What about Unemployment Councils? – Proposal from Rosanna Cambron and Joe Sims, Co Chairpersons of CPUSA

May 13, 2010

We’re reaching out to comrades and friends all over the country to join in building a united campaign against unemployment. Until it’s safe to work we need income and when it’s safe we demand sustainable jobs with a Green New Deal!

The time has come to organize unemployment councils that would bring together labor and community groups to fight the economic crisis. 

If you want to help out, please pledge to do so!  Pledging means that you’ll help out in any way you can: circulating articles PW (peoplesword.org), sharing memes, joining a car caravan, making a phone call, helping a comrade or friend in need. It can also mean you are able help build a coalition to fight this crisis as it is affecting people at the local level. 

Can you sign and circulate this pledge? That’s one place to start! This issue, along with the November election, may be the most important struggle of our lives!!

The following is background information relating to the proposal offered here. The Unemployment Councils of the USA represent a nationwide initiative taken by the CPUSA in 1930 in response to widespread and growing suffering among working people everywhere. Unemployment that year exceeded 25 percent of the workforce.

Forbes Magazine – not one bit left-leaning – on May 10 said that, “the adjusted unemployment rate is really closer to 20 percent.” In other words, we are returning to 1930. 

How did unemployment councils work? We reproduce the introductory section of a 20-page document from 1932 that outlines purposes and methods. It was published as a mimeographed pamphlet.  

The title is:“Fighting Methods and Organization Forms of the Unemployed Councils: A Manual for Hunger Fighters.”  

Role and Program of the Unemployed Councils.

The Unemployed Councils base their program on a recognition of the fact that those who own and control the wealth and government are willing to allow millions to suffer hunger and want in order that their great wealth shall not be drawn upon for relief. We know that the living standards of employed and unemployed alike will be progressively reduced unless we organize and conduct united and militant resistance. We know that the amount and extent of relief which the ruling class can be compelled to provide depends upon the extent to which the unemployed and employed workers together organize and fight. The Unemployed Councils, therefore, are the organs for determined, uncompromising struggle against all who are responsible for and all who assist in imposing upon the workers the miseries that result from mass unemployment.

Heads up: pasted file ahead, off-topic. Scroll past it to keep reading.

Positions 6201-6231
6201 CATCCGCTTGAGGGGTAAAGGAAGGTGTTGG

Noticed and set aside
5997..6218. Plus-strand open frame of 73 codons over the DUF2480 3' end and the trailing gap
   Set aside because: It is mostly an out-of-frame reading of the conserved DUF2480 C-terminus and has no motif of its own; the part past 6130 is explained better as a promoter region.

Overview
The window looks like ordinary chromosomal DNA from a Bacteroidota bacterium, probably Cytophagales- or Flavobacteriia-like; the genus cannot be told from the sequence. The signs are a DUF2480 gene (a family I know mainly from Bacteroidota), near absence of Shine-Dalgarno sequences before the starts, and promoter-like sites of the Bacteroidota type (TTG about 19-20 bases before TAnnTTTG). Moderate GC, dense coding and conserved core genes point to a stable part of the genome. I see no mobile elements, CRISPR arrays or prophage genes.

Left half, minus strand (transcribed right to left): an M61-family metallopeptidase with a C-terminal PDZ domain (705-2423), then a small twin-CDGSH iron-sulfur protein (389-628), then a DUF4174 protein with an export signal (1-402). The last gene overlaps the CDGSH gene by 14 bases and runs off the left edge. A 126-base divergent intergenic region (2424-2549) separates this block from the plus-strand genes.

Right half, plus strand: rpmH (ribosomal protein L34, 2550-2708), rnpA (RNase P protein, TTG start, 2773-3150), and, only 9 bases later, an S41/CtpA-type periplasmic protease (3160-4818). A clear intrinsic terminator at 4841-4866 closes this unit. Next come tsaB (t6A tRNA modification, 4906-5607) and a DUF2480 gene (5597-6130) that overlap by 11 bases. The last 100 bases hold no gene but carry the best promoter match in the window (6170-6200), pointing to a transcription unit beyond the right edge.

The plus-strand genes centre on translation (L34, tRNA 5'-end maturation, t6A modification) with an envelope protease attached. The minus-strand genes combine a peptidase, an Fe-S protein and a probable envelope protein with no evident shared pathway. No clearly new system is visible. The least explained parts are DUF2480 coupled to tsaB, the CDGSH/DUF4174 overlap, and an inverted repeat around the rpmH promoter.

In the effort to safeguard the masses from the effects of unemployment, the Unemployed Councils organize and conduct the daily struggles for the following basic demands:

For Unemployment Insurance, Equal to Full Wages, For All Workers, Regardless of Race, Sex, Age, or Nationality Who Are Unemployed Through No Fault of Their Own. Unemployment insurance shall be entirely at the expense of the Federal and State governments and the employers. It shall be administered by the workers themselves.

For Immediate Adequate Cash Relief by the City, County, State and Federal Governments.

The struggle for immediate cash relief is also conducted against existing public and semi-public relief agencies and against individual and corporate large employers.

Free Rent, Gas, Light, Water, etc., to All Unemployed Workers. Reduced Rates and Rents for All Part Time Workers. 

No Evictions, Foreclosures, and Repossessions for Unemployed.

We refuse to regard the property rights of landlords, bankers, credit merchants, and public utility corporations as more sacred than the right of workers to a home and to belongings which they toiled for years to acquire

The rest of this revealing document may be read here: http://www.marxisthistory.org/history/usa/groups/ucouncils/1932/0000-ncuc-fightingmethods.pdf

We conclude this note on unemployment councils by urging readers to look at Bruce Bostick’s article “Is it time to think about Unemployed Councils?” It appeared in People’s World on April 24.  Bostick begins: 

“Unemployed Councils cropped up across the country in the 1930s during the Great Depression and again in the 1980s after the mass layoffs in the steel industry. I was a part of the effort to start up such a council in Lorain, Ohio.

“Our Lorain Communist Party club played the key role in establishing and running a storefront coalition grouping, the Unemployed Crisis Center, that won benefits for workers and positively affected how organized labor and public officials treated the unemployed. We were able to concretely help thousands of unemployed workers and, as a side benefit, we recruited new folks to the CPUSA. …” 

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